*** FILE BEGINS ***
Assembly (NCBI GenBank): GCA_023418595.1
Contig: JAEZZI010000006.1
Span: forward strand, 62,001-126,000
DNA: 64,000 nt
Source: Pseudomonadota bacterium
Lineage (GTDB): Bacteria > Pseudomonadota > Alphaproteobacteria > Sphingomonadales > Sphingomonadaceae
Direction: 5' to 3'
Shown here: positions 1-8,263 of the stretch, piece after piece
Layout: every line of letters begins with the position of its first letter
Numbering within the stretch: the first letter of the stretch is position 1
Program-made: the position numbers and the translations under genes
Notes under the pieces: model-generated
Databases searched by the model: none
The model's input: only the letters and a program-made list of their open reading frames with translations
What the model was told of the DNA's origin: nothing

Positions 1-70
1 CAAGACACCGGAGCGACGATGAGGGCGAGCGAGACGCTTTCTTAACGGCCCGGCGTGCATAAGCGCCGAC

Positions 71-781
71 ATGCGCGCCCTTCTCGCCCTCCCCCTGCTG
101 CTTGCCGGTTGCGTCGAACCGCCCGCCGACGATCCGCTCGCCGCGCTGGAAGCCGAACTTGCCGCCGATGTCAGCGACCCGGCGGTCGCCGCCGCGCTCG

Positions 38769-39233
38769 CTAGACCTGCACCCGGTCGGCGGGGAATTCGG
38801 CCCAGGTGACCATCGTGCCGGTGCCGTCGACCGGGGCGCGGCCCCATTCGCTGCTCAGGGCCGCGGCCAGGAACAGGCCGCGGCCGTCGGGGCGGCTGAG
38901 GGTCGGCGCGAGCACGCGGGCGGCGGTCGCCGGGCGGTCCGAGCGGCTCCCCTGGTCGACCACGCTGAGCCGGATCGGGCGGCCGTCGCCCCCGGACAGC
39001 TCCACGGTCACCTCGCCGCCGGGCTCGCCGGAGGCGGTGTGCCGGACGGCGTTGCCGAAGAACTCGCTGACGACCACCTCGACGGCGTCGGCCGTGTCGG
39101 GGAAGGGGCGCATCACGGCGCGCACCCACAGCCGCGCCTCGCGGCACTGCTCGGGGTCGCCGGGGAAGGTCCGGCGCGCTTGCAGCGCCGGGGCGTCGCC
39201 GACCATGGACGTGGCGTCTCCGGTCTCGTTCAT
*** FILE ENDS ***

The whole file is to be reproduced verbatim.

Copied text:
Assembly (NCBI GenBank): GCA_023418595.1
Contig: JAEZZI010000006.1
Span: forward strand, 62,001-126,000
DNA: 64,000 nt
Source: Pseudomonadota bacterium
Lineage (GTDB): Bacteria > Pseudomonadota > Alphaproteobacteria > Sphingomonadales > Sphingomonadaceae
Direction: 5' to 3'
Shown here: positions 1-8,263 of the stretch, piece after piece
Layout: every line of letters begins with the position of its first letter
Numbering within the stretch: the first letter of the stretch is position 1
Program-made: the position numbers and the translations under genes
Notes under the pieces: model-generated
Databases searched by the model: none
The model's input: only the letters and a program-made list of their open reading frames with translations
What the model was told of the DNA's origin: nothing

Positions 1-70
1 CAAGACACCGGAGCGACGATGAGGGCGAGCGAGACGCTTTCTTAACGGCCCGGCGTGCATAAGCGCCGAC

Positions 71-781
71 ATGCGCGCCCTTCTCGCCCTCCCCCTGCTG
101 CTTGCCGGTTGCGTCGAACCGCCCGCCGACGATCCGCTCGCCGCGCTGGAAGCCGAACTTGCCGCCGATGTCAGCGACCCGGCGGTCGCCGCCGCGCTCG

Positions 38769-39233
38769 CTAGACCTGCACCCGGTCGGCGGGGAATTCGG
38801 CCCAGGTGACCATCGTGCCGGTGCCGTCGACCGGGGCGCGGCCCCATTCGCTGCTCAGGGCCGCGGCCAGGAACAGGCCGCGGCCGTCGGGGCGGCTGAG
38901 GGTCGGCGCGAGCACGCGGGCGGCGGTCGCCGGGCGGTCCGAGCGGCTCCCCTGGTCGACCACGCTGAGCCGGATCGGGCGGCCGTCGCCCCCGGACAGC
39001 TCCACGGTCACCTCGCCGCCGGGCTCGCCGGAGGCGGTGTGCCGGACGGCGTTGCCGAAGAACTCGCTGACGACCACCTCGACGGCGTCGGCCGTGTCGG
39101 GGAAGGGGCGCATCACGGCGCGCACCCACAGCCGCGCCTCGCGGCACTGCTCGGGGTCGCCGGGGAAGGTCCGGCGCGCTTGCAGCGCCGGGGCGTCGCC
39201 GACCATGGACGTGGCGTCTCCGGTCTCGTTCAT